Sunday, April 02, 2006

Spring Surrounds My Yard

Azaleas of all shades of pink have burst into bloom. Although the bush has an early season flower,it heralds that warm weather is here to stay. The azaleas in our yard were planted over 30 years ago and get an occasional trim after blooming. But despite the neglect we give them, they return to please us year after year.

Photinas were planted across our back yard, its leaves turning red on their tips, hence the name "Red Tip Photina." Slow to grow in heighth and breadth, a few years passed before they were providing shade on our yard. Being unfamiliar novice gardners, we were surprised to find one spring tiny bunches of flowerlets with a sweet fragrance. They deserve their own photo.

My dad raised a beautiful Grandfather's Greybeard from seeds. When he presented us with an envelope of six seeds, he expected us to plant them in our yard. We kept them for several years indecisive about waiting for their slow growth. Finally, we decided to buy three small trees to plant. The seeds had dried out and were discarded. Each spring the trees surprise us with light green leaves and tiny fingers of white flowers pushing out from underneath to droop gracefully.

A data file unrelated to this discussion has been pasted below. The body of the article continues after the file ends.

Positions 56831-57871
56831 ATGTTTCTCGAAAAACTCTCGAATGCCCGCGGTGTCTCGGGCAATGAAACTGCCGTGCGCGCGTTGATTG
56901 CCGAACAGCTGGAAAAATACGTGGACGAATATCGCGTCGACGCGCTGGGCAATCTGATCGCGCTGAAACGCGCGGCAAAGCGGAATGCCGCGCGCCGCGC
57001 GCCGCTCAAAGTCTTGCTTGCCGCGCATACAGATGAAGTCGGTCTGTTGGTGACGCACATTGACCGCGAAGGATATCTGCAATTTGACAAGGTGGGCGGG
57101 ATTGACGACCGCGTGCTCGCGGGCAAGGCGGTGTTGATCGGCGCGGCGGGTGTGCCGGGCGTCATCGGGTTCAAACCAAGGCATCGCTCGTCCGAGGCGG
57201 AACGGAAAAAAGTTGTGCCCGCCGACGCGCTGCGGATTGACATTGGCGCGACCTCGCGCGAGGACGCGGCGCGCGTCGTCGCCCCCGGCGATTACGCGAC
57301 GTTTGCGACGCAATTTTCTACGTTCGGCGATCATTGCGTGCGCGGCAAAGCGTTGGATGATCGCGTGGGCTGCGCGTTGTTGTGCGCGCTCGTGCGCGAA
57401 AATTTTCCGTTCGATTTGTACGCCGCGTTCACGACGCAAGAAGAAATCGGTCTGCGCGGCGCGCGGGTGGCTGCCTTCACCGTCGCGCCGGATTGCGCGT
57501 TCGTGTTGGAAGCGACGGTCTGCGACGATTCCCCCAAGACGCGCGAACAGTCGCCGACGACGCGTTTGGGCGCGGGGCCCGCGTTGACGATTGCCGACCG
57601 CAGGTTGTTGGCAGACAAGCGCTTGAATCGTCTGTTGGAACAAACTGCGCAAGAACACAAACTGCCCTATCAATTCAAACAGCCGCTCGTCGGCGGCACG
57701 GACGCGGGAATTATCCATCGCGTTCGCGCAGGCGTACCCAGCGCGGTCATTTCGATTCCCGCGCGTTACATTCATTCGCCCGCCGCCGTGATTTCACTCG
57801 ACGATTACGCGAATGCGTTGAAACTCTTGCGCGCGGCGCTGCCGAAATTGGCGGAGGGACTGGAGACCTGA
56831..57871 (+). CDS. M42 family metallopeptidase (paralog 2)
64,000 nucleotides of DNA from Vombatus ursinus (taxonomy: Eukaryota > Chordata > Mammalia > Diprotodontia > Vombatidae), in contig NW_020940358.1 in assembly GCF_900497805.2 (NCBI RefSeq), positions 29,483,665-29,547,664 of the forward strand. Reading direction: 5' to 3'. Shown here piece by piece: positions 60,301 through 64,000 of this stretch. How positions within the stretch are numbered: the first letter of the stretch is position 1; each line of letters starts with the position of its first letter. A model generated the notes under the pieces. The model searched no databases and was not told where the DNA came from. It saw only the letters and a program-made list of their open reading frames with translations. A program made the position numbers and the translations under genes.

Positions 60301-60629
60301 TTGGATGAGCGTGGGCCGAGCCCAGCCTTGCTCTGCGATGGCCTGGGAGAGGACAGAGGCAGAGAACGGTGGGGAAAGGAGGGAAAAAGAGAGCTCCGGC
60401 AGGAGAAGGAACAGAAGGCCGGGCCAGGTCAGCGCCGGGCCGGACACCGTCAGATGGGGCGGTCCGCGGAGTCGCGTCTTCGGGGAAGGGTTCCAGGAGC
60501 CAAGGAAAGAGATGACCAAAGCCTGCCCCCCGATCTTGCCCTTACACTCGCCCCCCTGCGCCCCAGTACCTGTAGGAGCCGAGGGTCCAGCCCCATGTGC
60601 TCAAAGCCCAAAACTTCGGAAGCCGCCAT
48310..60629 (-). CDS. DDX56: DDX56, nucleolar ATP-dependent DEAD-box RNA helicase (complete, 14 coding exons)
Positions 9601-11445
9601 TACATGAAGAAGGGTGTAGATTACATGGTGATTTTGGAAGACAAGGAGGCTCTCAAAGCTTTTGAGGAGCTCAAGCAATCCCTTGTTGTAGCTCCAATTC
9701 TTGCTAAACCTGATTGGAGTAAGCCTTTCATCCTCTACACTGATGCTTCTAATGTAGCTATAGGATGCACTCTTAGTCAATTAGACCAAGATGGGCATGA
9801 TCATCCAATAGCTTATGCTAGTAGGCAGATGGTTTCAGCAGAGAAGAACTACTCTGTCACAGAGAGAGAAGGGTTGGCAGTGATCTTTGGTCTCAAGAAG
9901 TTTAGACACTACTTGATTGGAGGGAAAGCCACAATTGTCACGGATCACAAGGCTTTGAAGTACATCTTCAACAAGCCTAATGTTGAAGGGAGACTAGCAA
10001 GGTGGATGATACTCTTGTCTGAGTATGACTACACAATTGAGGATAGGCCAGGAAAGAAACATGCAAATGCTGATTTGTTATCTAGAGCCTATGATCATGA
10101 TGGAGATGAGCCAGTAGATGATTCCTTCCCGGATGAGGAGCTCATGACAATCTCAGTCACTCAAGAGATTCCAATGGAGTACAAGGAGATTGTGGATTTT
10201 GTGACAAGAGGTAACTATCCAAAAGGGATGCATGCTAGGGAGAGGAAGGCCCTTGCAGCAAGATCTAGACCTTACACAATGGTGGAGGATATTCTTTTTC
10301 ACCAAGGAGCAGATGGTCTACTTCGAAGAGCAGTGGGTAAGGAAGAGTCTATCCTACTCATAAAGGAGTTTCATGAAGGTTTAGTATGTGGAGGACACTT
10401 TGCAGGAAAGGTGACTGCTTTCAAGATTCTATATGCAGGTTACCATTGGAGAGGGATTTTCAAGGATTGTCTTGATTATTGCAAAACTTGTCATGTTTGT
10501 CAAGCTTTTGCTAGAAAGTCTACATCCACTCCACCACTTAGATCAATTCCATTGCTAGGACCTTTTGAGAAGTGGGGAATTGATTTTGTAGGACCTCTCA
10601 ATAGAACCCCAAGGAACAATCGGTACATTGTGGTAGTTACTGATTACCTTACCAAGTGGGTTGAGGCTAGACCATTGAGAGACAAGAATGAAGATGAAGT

As I drive away from my home and tour the small, bustling city of Madison, I am pleased with the care in which neighbors, citizens, and city officials have worked to make yards and corners of every street and roadway a surprise of myriad colorful blooms. The downtown area has Bradford Pear trees lining it, and spring is a special sight when passing through.

The East has its beautiful fall foliage, the West, its majestic mountains, and the South, its spring parade of flowering beauty. Everyone should see the natural beauty of our country before a burgeoning population destroys it.

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